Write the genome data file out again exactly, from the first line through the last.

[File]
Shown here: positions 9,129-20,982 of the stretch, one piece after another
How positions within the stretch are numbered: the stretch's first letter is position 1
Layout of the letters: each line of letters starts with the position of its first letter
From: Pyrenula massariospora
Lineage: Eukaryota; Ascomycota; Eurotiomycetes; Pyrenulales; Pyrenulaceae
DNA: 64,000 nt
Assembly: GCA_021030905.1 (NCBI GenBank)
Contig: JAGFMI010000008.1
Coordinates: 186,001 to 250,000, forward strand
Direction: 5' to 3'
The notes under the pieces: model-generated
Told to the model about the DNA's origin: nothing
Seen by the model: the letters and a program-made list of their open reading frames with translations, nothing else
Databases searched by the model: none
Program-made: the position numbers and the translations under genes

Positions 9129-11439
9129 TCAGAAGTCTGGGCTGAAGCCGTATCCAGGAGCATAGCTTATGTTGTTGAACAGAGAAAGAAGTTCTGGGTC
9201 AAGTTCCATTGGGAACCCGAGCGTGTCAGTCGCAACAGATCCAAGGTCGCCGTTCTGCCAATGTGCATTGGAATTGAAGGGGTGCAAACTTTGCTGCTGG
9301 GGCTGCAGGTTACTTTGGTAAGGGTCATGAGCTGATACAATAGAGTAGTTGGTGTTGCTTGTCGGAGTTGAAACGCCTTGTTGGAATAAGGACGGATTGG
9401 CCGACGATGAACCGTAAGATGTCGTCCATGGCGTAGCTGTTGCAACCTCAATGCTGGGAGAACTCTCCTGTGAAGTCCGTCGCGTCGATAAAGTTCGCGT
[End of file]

Shown here: positions 9,129-20,982 of the stretch, one piece after another
How positions within the stretch are numbered: the stretch's first letter is position 1
Layout of the letters: each line of letters starts with the position of its first letter
From: Pyrenula massariospora
Lineage: Eukaryota; Ascomycota; Eurotiomycetes; Pyrenulales; Pyrenulaceae
DNA: 64,000 nt
Assembly: GCA_021030905.1 (NCBI GenBank)
Contig: JAGFMI010000008.1
Coordinates: 186,001 to 250,000, forward strand
Direction: 5' to 3'
The notes under the pieces: model-generated
Told to the model about the DNA's origin: nothing
Seen by the model: the letters and a program-made list of their open reading frames with translations, nothing else
Databases searched by the model: none
Program-made: the position numbers and the translations under genes

Positions 9129-11439
9129 TCAGAAGTCTGGGCTGAAGCCGTATCCAGGAGCATAGCTTATGTTGTTGAACAGAGAAAGAAGTTCTGGGTC
9201 AAGTTCCATTGGGAACCCGAGCGTGTCAGTCGCAACAGATCCAAGGTCGCCGTTCTGCCAATGTGCATTGGAATTGAAGGGGTGCAAACTTTGCTGCTGG
9301 GGCTGCAGGTTACTTTGGTAAGGGTCATGAGCTGATACAATAGAGTAGTTGGTGTTGCTTGTCGGAGTTGAAACGCCTTGTTGGAATAAGGACGGATTGG
9401 CCGACGATGAACCGTAAGATGTCGTCCATGGCGTAGCTGTTGCAACCTCAATGCTGGGAGAACTCTCCTGTGAAGTCCGTCGCGTCGATAAAGTTCGCGT